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I'm trying to parse a pwdump file in python. The content of a pwdump file looks like this:

...[snip]

Domain\TESTIN$::aad3b435b51404eeaad3b435b51404ee:31d6cfe0d16ae931b73c59d7e0c089c0:::

Guest(current):501:aad3b435b51404eeaad3b435b51404ee:31d6cfe0d16ae931b73c59d7e0c089c0:::

Guest(hist_01):501:aad3b435b51404eeaad3b435b51404ee:31d6cfe0d16ae931b73c59d7e0c089c0:::

Guest(hist_02):501:aad3b435b51404eeaad3b435b51404ee:31d6cfe0d16ae931b73c59d7e0c089c0:::

...[snip]

I would like to get 2 things out of this:

Domain\USER (So first string before the ":")

And the actual hash :

"aad3b435b51404eeaad3b435b51404ee:31d6cfe0d16ae931b73c59d7e0c089c0"

I was thinking about something like this :

import sys

infile, outfile = sys.argv[1], sys.argv[2]

with open(infile) as inf, open(outfile,"w") as outf:
    line_words = (line.split('::') for line in inf)
    outf.writelines(words[1].strip() + '\n' for words in line_words if len(words)>1)

But somehow I have only the first hash parsed.

Any help would be greatly appreciated !

Thanks

share|improve this question

1 Answer 1

up vote 1 down vote accepted

The problem is that you're splitting on "::". Try splitting on ":" instead. Only the first line conforms to this format. Lines 2 and up have a number between two :s, which mucks with your algorithm.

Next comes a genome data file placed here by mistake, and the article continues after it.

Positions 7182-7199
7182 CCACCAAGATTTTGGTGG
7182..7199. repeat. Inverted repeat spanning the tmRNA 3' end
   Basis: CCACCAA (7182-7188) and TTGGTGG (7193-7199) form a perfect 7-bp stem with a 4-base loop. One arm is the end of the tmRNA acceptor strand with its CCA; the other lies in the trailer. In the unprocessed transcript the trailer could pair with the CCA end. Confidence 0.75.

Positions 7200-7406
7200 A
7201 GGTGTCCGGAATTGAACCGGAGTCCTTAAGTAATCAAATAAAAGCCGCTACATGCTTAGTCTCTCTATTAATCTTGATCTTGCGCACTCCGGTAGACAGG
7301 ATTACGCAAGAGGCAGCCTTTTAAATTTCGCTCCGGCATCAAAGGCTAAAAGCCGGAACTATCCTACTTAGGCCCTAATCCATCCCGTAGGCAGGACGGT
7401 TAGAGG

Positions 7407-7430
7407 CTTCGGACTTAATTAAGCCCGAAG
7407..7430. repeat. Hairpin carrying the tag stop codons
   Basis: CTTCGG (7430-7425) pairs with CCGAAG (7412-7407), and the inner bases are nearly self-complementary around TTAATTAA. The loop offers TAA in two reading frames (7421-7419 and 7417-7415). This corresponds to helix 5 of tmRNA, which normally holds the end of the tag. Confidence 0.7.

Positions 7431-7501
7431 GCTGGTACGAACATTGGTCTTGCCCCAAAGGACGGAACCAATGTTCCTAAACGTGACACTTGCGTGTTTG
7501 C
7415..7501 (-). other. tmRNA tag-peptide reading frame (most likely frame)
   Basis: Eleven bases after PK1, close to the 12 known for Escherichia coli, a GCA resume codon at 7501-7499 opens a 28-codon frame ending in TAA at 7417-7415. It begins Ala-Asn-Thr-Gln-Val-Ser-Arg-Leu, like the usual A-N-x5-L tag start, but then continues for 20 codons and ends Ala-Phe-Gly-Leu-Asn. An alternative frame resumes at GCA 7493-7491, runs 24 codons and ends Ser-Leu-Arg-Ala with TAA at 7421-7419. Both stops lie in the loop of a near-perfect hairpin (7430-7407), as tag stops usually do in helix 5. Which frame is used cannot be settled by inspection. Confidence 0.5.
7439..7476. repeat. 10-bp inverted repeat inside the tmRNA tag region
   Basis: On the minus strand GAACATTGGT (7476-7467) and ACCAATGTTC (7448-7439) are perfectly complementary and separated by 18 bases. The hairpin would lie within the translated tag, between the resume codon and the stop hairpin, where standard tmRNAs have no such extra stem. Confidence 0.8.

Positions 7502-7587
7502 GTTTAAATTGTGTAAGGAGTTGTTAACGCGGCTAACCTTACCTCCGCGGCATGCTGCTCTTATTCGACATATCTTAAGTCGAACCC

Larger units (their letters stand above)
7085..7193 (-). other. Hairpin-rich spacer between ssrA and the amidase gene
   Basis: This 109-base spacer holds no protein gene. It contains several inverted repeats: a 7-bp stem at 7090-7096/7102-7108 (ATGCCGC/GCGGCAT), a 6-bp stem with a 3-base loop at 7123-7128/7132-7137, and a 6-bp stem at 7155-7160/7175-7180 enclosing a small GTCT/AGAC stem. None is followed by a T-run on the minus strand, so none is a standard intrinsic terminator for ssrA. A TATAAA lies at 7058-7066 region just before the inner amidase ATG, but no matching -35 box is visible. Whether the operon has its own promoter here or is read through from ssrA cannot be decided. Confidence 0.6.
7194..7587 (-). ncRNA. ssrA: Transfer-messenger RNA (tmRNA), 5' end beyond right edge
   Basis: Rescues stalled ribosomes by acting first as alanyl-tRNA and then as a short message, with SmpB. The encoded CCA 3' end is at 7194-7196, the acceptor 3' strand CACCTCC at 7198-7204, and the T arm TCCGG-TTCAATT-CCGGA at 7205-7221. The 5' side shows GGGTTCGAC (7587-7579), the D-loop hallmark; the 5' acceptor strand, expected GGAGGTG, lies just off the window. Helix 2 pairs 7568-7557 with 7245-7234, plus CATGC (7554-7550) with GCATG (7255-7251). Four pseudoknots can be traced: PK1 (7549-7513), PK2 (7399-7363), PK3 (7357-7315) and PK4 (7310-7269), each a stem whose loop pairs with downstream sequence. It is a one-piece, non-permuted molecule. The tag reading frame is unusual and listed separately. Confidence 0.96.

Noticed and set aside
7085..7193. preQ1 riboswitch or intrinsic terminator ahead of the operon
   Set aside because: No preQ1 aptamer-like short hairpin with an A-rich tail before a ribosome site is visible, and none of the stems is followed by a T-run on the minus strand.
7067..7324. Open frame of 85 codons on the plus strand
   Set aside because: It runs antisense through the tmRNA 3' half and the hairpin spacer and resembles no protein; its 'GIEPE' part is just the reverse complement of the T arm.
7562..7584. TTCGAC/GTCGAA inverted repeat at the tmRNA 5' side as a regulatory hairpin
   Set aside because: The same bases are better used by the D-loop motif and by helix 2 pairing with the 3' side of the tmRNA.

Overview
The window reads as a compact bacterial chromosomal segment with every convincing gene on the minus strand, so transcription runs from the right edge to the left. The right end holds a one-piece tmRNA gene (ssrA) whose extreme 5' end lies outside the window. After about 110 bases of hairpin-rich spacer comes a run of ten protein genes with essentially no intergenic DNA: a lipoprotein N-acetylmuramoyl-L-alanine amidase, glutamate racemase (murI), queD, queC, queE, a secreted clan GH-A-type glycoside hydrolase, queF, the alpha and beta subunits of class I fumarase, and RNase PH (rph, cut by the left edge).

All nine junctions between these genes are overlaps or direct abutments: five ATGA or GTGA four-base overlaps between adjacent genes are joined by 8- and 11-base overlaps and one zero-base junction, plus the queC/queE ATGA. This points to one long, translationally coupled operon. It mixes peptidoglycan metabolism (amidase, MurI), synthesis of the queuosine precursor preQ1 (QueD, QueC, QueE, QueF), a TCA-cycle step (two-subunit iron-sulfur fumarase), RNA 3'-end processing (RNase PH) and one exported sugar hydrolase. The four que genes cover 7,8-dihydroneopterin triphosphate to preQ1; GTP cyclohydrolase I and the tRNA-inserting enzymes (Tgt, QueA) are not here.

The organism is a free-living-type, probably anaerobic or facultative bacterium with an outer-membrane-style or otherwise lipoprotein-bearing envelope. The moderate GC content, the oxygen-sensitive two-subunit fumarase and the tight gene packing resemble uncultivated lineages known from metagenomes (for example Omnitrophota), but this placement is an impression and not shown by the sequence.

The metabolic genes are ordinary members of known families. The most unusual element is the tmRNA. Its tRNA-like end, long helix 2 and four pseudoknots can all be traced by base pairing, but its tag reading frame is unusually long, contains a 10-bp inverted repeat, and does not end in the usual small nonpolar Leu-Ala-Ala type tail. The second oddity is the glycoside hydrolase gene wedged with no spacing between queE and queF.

Try this instead (more verbose for readability):

with open(infile) as inf, open(outfile,"w") as outf:
    for line in inf:
        splits = line.split(":")
        user, hash = splits[0], ":".join(splits[2:4])
        outf.write(hash + '\n')

Hope that helps

share|improve this answer
    
Yep, but i only get one part of the hash as a result : "00000000000000000000000000000000" while I'm looking for the complete hash. Maybe the best would be to use regex instead ? –  user1473508 Jul 4 '12 at 2:42
    
Sorry I meant; Yep, but i only get one part of the hash as a result : "aad3b435b51404eeaad3b435b51404ee" while I'm looking for the complete hash. Maybe the best would be to use regex instead ? Also, I dont get the other lines somehow :/ –  user1473508 Jul 4 '12 at 2:52
    
Answer updated. –  inspectorG4dget Jul 4 '12 at 2:54
1  
@user1473508: you could try open(infile, "rU") to handle unusual newlines –  J.F. Sebastian Jul 4 '12 at 4:14
1  
line.partition(':') allows to avoid the join –  J.F. Sebastian Jul 4 '12 at 14:09

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